Presentation on theme: "Fighting Usurious Practices in Consumer Credit – Expectations and Reality in Estonia Karin Sein, dr iur Associate Professor of Civil Law, University of."— Presentation transcript:
Fighting Usurious Practices in Consumer Credit – Expectations and Reality in Estonia Karin Sein, dr iur Associate Professor of Civil Law, University of Tartu
Introduction SMS/electronic consumer loans – modern form of usury? Leads to irresponsible borrowing practices and over-indebtedness of the consumers No official statistics, different estimates of the market share of SMS loans and the number of debtors Why do people take such loans?
Different methods of protecting consumers... against usurious loans include: interest/APRC rate caps (used already in Roman law), administrative methods, restricting advertising, information obligations, right of withdrawal educating consumers, unconscionability doctrine
Measures of the CCD not enough The consumer protection measures of the Consumer Credit Directive (implemented in the Estonian Law of Obligations Act): information obligations and right to withdrawal Applicable to microcredit But: not enough for efficient consumer protection
Response from the Estonian Legislator Unconscionability doctrine Amended the paragraph 86 of the Estonian General Part of Civil Code Act Changed the notion of a transaction that is considered to be against good morals (contra bonos mores) and thus void Entered into force on 1 May 2009
§ 86 (2) of General Part of Civil Code Act A transaction is deemed contrary to good morals if, inter alia, a party knew or had to know that the other party entered into the transaction due to urgent needs, dependence or inexperience of the person, or other similar circumstances (‚gross disparity’) and if 1)the transaction was made on grossly unfair terms for the other party or 2)if an imbalance contrary to good morals exists between the value of mutual obligations of the parties
Objective and subjective components Not sufficient to consider a transaction contrary to good morals simply because the transaction is extremely costly for the consumer Also required that the other party knew or could be expected to know that the consumer entered into the transaction due to reasons of gross disparity I
Disproportionality in Consumer Credit Contracts, § 86 (3) of GPCCA In case of consumer credit contracts it is assumed that the value of the parties’ mutual obligations is disproportionate if the APRC payable by the consumer exceeds more than 3 times the average APRC charged on consumer credit
Consumer’s Burden of Proof Supreme Court case 3-2-1-49-11 It is the consumer who has to plead and prove that he concluded the contract due to his urgent needs, dependence or inexperience
Effectiveness of the Estonian regulation Estonian experience: the regulation has not been effective in reality The electronic loan providers continue their activities and still offer loans with excessive APRC Estonian credit providers have also entered the Latvian, Lithuanian and Finnish credit markets
Procedural reasons I According to the Supreme Court, the consumer has to plead and prove that he concluded the contract due to his urgent needs, dependence or inexperience Almost no cases where the consumer has been able to do that The voidness of a usurious credit contract cannot be established ex officio by the court, particularly in case of default judgments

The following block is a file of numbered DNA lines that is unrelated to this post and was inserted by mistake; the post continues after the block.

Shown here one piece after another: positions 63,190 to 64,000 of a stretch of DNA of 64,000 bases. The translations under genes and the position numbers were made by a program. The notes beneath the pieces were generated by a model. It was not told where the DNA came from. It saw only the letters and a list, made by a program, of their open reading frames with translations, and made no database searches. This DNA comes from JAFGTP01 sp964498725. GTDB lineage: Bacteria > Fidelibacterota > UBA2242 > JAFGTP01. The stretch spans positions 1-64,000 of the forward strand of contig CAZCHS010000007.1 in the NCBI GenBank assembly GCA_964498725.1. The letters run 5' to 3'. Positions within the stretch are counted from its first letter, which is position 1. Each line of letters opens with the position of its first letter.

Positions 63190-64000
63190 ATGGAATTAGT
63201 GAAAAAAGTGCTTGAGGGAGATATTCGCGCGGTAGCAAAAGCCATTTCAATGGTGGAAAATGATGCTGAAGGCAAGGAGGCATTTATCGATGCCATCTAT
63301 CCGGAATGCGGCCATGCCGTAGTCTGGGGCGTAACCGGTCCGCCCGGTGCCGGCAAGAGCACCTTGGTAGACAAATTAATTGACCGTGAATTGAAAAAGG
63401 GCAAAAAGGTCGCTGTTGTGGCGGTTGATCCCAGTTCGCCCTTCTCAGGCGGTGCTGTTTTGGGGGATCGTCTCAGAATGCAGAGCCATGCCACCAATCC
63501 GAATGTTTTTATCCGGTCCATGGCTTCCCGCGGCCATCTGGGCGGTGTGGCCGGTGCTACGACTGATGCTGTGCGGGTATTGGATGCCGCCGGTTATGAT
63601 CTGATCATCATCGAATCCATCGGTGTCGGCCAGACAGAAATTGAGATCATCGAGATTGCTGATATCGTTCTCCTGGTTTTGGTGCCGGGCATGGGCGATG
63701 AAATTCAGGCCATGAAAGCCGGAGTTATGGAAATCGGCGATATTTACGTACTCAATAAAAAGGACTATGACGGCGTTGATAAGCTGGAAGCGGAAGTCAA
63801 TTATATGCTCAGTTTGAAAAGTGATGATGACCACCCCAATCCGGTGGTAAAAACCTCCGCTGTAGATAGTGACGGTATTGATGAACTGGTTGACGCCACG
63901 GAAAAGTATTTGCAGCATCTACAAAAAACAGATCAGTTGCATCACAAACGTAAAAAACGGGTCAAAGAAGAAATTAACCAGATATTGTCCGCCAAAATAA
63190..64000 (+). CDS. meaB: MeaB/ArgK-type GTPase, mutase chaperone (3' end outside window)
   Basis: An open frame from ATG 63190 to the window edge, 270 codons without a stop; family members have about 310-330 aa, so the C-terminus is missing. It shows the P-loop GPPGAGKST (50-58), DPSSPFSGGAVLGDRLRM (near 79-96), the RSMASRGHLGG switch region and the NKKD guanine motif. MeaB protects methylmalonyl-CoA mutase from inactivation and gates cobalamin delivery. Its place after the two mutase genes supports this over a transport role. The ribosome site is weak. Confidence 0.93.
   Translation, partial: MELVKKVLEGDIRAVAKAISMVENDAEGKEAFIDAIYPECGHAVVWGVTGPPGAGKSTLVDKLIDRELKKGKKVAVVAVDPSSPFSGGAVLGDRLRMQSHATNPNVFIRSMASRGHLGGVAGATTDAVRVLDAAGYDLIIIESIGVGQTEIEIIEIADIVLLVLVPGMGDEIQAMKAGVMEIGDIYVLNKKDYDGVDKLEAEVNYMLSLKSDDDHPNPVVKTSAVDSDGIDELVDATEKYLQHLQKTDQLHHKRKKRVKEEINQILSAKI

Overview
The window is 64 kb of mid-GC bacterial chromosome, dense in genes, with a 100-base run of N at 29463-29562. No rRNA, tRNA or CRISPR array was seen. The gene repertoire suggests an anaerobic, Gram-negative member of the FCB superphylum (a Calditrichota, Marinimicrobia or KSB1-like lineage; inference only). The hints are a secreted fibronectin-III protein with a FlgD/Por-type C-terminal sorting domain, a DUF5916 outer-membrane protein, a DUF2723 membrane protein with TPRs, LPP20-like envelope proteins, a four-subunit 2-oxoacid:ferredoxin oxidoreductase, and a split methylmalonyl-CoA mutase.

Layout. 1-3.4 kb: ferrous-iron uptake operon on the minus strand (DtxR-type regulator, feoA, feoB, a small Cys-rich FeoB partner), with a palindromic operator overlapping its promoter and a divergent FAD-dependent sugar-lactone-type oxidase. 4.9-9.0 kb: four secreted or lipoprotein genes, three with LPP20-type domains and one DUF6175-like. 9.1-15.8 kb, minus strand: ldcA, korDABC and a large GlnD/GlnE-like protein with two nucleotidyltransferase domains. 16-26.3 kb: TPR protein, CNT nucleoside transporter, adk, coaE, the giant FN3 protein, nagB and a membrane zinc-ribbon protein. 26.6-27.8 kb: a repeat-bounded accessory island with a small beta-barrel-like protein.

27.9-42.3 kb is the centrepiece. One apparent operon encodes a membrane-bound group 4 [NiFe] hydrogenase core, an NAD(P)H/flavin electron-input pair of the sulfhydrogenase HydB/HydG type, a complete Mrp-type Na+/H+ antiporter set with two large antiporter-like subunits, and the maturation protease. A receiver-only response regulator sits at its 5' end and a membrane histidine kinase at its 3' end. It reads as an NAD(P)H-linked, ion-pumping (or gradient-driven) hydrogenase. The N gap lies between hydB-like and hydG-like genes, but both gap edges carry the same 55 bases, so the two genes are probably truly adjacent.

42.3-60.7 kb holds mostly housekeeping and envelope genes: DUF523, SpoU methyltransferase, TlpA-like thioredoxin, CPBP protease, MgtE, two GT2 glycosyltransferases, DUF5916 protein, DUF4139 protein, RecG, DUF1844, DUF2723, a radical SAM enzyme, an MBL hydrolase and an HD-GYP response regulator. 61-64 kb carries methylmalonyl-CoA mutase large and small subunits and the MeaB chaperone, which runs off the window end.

Procedural reasons II Creditors are using the order for payment procedure hoping that consumers are not lodging a statement of opposition If the debtor remains passive the court will issue a payment order without examining the validity of the claim
Other Reasons Creditors are asserting their claims against consumers not in ordinary court proceedings but rather by using debt collection agencies The consumers are afraid of the creditor reporting their default to the credit information registry Use of abstract acknowledgements of debt Debtors of usurious loans are usually persons who are not ready or do not possess financial means necessary to assert their rights in the courts
CJEU on Unfair Terms Directive In disputes where the amounts involved are often limited, the lawyers' fees may be higher than the amount at stake, which may deter the consumer from contesting the application of an unfair term. /.../ there is a real risk that the consumer, particularly because of ignorance of the law, will not challenge the term pleaded against him on the grounds that it is unfair. It follows that effective protection of the consumer may be attained only if the national court acknowledges that it has power to evaluate terms of this kind of its own motion. (Oceano Grupo, p 26).
CJEU on Unfair Terms Directive “ The consumer is in a weak position vis-à-vis the seller or supplier, as regards both his bargaining power and his level of knowledge.” (Oceano Grupo p 25, Mostaza Claro, p 25). “The imbalance which exists between the consumer and the seller or supplier may be corrected only by positive action unconnected with the actual parties to the contract” (Océano Grupo, p 27, Mostaza Claro, p 26, Asturcom Telecomunicaciones, p 31, Penzügyi Lizing p 48).
CJEU on Unfair Terms Directive That power of the national court has been regarded as necessary for ensuring that the consumer enjoys effective protection, in view in particular of the real risk that he is unaware of his rights or encounters difficulties in enforcing them (Océano Grupo, p 26, Cofidis, p 33, Mostaza Claro, p 28)